Women & Gender

All key indicators for SHTP II improve from FY10 to FY11: Diphtheria, Pertussis, Tetanus, third dose (DPT3); Intermittent Preventive Therapy, second dose (IPT2); first and fourth antenatal care visits (ANC1, ANC4); skilled birth attendant (SBA) deliveries; and family planning (FP) visits.

 

All project health indicators for the second phase of the USAID-funded Sudan Health Transformation Project (SHTP II), led by Management Sciences for Health (MSH) in partnership with the International Rescue Committee, have shown improved performance over the past two years.

On the ground, this means that more people are being immunized against diseases, communities are receiving education on HIV, and lives are being improved.

Over 2,300 delegates, many colorfully dressed, gathered in Dakar, Senegal  at the jam-packed amphitheatre and two exterior tents of Le Meridien President for the start of this week’s 2nd International Family Planning Conference, sponsored by the Bill and Melinda Gates Institute for Population and Reproductive Health at the Johns Hopkins Bloomberg School of Public Health. Monica Kerrigan, of the Bill and Melinda Gates Foundation, said that one third of Africans live in francophone Africa, and yet it has been the most neglected area for family planning services. She praised Senegal for hosting the first family planning conference in French-speaking Africa and urged Senegal to use this opportunity to act boldly and make family planning an urgent priority.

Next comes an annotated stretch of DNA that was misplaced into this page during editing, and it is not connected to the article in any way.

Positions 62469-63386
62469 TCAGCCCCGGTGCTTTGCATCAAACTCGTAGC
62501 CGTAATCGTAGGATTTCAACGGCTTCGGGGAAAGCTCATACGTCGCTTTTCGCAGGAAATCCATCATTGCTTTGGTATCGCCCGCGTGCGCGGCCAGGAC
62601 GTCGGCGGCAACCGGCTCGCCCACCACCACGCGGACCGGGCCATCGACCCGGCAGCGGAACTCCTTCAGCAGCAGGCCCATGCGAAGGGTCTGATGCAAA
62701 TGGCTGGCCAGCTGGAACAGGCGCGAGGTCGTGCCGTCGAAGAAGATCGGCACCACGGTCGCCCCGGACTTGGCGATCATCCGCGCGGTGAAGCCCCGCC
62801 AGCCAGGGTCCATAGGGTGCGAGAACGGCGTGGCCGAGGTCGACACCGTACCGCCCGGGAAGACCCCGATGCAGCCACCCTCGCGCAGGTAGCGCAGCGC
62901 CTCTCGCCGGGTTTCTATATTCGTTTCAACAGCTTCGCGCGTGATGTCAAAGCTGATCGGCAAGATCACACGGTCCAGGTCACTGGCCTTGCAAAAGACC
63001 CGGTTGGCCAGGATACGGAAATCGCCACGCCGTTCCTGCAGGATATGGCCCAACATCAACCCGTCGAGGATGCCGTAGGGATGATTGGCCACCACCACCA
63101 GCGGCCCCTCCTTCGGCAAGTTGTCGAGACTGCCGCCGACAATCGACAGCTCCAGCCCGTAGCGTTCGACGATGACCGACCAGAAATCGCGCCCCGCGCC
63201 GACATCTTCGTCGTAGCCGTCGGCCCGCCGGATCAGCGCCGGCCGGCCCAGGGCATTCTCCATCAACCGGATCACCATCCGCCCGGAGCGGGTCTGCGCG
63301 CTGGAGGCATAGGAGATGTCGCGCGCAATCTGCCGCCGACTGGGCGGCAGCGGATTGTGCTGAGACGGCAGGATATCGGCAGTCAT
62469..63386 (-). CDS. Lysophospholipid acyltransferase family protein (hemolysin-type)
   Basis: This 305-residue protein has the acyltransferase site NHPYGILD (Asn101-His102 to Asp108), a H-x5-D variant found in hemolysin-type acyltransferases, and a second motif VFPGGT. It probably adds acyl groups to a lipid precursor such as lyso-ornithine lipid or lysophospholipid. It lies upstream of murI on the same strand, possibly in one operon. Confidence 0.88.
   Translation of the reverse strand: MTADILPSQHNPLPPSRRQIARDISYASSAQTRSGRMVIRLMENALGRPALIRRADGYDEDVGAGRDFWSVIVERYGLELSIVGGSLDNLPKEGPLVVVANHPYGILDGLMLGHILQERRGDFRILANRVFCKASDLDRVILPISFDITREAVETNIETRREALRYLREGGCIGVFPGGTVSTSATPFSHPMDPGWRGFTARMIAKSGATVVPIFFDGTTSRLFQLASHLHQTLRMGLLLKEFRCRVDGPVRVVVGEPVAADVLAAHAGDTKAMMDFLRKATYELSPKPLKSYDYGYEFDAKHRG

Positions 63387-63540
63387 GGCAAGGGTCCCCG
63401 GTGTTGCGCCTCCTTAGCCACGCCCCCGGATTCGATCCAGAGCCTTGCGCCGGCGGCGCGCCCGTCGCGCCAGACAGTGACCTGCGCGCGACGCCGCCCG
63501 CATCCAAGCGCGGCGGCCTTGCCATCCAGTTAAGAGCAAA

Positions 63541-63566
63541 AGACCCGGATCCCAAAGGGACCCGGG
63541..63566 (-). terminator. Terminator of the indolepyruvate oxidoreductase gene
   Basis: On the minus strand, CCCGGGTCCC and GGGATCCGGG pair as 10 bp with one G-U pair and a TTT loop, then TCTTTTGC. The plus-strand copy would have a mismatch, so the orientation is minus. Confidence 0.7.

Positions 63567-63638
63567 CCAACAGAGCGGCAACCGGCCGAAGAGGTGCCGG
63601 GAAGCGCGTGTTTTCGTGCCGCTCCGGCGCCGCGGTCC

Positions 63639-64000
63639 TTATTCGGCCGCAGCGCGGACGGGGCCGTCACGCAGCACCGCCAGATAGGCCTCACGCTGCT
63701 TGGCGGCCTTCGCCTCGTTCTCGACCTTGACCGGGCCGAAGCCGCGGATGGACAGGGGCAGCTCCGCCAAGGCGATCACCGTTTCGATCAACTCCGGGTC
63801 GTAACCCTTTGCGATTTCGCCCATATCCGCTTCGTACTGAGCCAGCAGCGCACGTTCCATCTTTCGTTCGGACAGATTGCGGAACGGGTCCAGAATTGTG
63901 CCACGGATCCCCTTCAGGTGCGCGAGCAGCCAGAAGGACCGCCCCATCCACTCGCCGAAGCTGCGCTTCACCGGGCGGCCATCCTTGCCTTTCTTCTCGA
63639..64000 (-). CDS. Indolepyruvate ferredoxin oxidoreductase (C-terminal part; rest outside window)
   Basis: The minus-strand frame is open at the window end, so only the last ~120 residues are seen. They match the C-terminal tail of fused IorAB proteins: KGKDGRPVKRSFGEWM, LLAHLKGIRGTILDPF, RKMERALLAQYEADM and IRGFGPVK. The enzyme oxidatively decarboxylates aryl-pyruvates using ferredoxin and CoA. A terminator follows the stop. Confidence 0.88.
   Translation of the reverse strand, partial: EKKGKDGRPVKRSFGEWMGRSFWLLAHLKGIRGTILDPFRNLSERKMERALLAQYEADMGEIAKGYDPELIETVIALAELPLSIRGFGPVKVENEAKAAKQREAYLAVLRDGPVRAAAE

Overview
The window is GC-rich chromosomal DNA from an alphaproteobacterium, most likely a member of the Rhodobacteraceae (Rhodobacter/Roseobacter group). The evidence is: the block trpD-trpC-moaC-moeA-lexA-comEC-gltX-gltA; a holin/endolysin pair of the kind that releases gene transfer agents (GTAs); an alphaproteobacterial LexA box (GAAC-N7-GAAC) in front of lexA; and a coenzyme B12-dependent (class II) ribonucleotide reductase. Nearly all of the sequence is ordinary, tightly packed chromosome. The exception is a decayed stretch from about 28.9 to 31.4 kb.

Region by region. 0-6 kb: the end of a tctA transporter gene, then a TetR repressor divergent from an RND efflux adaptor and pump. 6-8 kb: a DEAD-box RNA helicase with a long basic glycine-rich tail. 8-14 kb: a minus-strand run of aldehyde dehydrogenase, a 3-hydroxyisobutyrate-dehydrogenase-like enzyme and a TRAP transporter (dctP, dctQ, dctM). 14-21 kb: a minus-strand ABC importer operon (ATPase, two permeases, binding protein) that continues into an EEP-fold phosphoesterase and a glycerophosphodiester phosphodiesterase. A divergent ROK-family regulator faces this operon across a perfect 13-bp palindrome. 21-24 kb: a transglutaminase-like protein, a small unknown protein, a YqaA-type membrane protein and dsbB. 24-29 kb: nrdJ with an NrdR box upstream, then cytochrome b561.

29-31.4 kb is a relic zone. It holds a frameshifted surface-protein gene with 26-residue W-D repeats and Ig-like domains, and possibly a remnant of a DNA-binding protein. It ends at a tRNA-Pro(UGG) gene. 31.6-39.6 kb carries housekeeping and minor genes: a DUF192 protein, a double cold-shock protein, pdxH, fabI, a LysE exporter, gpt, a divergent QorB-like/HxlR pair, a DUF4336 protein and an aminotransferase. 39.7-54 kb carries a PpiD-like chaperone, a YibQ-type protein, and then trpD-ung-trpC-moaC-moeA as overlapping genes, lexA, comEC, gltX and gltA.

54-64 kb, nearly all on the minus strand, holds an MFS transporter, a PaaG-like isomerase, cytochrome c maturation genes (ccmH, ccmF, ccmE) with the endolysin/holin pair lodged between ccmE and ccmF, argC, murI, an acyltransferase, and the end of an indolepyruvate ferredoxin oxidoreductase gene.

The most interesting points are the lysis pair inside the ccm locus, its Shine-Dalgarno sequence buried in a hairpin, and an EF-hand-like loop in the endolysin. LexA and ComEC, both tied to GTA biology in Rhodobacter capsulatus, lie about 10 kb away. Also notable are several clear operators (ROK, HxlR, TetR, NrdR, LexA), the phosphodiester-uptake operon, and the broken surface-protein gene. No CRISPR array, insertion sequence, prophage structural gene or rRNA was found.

Jessica Poni is a midwife in Panthou Primary Health Care Center -- the only primary health care center in Aweil South County in Northern Bahr al Ghazal, South Sudan. Panthou Primary Health Care Center is managed locally by the International Rescue Committee (IRC), the implementing partner of the USAID-funded Sudan Health Transformation Project (SHTP II), led by MSH.

Leafing through Malawi’s Nation newspaper, the headline, 'wild men in society escalating rape cases' jumps off the page. I pause and stare at the accompanying photo and caption.

The images of tuberculosis patients from the developing world are often painful to look at: the outlines of rib cages taut against skin; arms and legs no thicker than wiffleball bats; a wild-eyed look of fear from sunken eyes. But the image of Mildred Fernando, captured here by photographer Riccardo Venturi, turns heads toward her.

At age 14, Miriam turned to commercial sex work to provide for her family. Read Miriam's story: sex worker, peer educator, and founder of a community-based organization in Guyana.

Samiha Badawy, a nurse at the Al Sabaeyya Hospital in Aswan, Eqypt, other nurses, health managers and Directorate of Health staff, are learning how to improve infection control and patient safety through a leadership development program called Improving the Performance of Nurses (IPN).

An estimated 400 people gathered in Asram, Togo, to watch a ceremony introducing 250 newly-trained community health workers -- part of the Action for West Africa Region II (AWARE II) project, supported by USAID and led by MSH.

Joanie, a woman from Linden, Guyana who is mentally ill, was diagnosed HIV positive in 2005. Her mental illness prevented her from accessing health services and support. Her HIV remained untreated. She rejected the attempts of relatives and friends to assist her, and spent most of the day on the bank of the nearby Demerara River, refusing to wear clothes.

Three decades ago, life in the lakeside village of Zambo was calm.

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